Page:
Videogames can provide new and effective ways to raise awareness and engage users, prompting an article that asks whether they might be the future of social change.
A piece on Change.org builds its case around a successful promotion put on by Zynga’s social game FarmVille, which allowed the game’s players to buy special seeds to benefit Haitian charities. The Sweet Seeds for Haiti drive ended up raising over $1.0 million dollars.
The article compares Zynga’s successful implementation to one that is more old-school:
…a consortium of foundations and online giving platforms were sponsoring America's Giving Challenge, which put up almost $250,000 in bounty for nonprofits to engage their supporters. In a month, almost 8,000 competing nonprofits raised a total of just over $2 million. One of the biggest pushes in our field basically had the same level of return as releasing a virtual freaking seed.
If that doesn't raise some eyebrows, it should.
While contributing to social change is good and all, the author worries a bit about “videogame-embedded philanthropy” taking the place of real-world positive actions, though he views it as an opportunity for non-profits:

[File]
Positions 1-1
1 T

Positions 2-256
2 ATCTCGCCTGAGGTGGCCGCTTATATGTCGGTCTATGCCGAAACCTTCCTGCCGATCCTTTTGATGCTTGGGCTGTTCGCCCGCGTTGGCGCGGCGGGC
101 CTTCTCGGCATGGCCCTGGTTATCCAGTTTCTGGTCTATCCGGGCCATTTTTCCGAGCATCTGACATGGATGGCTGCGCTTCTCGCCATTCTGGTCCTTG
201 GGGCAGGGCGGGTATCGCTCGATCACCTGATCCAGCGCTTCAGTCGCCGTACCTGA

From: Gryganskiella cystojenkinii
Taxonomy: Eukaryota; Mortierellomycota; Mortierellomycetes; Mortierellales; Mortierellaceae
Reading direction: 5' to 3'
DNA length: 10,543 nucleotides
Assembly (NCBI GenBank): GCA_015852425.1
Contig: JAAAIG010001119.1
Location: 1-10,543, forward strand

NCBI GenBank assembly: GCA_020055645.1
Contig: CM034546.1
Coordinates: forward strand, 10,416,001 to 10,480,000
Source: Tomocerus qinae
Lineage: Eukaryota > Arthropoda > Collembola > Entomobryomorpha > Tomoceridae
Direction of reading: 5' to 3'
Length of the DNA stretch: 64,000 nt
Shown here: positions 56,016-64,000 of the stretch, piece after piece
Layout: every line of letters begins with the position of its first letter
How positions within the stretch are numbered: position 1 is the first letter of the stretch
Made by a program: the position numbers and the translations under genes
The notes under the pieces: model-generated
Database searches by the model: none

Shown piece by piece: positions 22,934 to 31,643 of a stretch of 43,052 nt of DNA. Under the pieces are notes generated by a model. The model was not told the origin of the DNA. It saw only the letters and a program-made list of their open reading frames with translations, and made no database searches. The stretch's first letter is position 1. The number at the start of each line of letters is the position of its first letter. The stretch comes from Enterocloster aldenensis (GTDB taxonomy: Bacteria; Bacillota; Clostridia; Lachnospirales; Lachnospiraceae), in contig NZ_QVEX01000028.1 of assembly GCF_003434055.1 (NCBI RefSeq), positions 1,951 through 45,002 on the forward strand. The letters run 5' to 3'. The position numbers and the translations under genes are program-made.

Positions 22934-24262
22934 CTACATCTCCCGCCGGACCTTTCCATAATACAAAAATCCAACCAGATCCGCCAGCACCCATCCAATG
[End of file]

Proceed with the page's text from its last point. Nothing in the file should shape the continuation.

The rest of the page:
I worry a bit that for those whose first taste of good is this sort of video game embedded philanthropy, they will feel like their experience of having contributed is good enough. That the input of buying a charitable good equals an output of feeling and having done good, and that is that. Of course where the real opportunity lies is in the conversion of those passive supporters to active users. That may be a great place for creative nonprofits to focus next.
Zynga’s Mark Pincus thinks that the future charitable virtual goods market could be worth a billion dollars.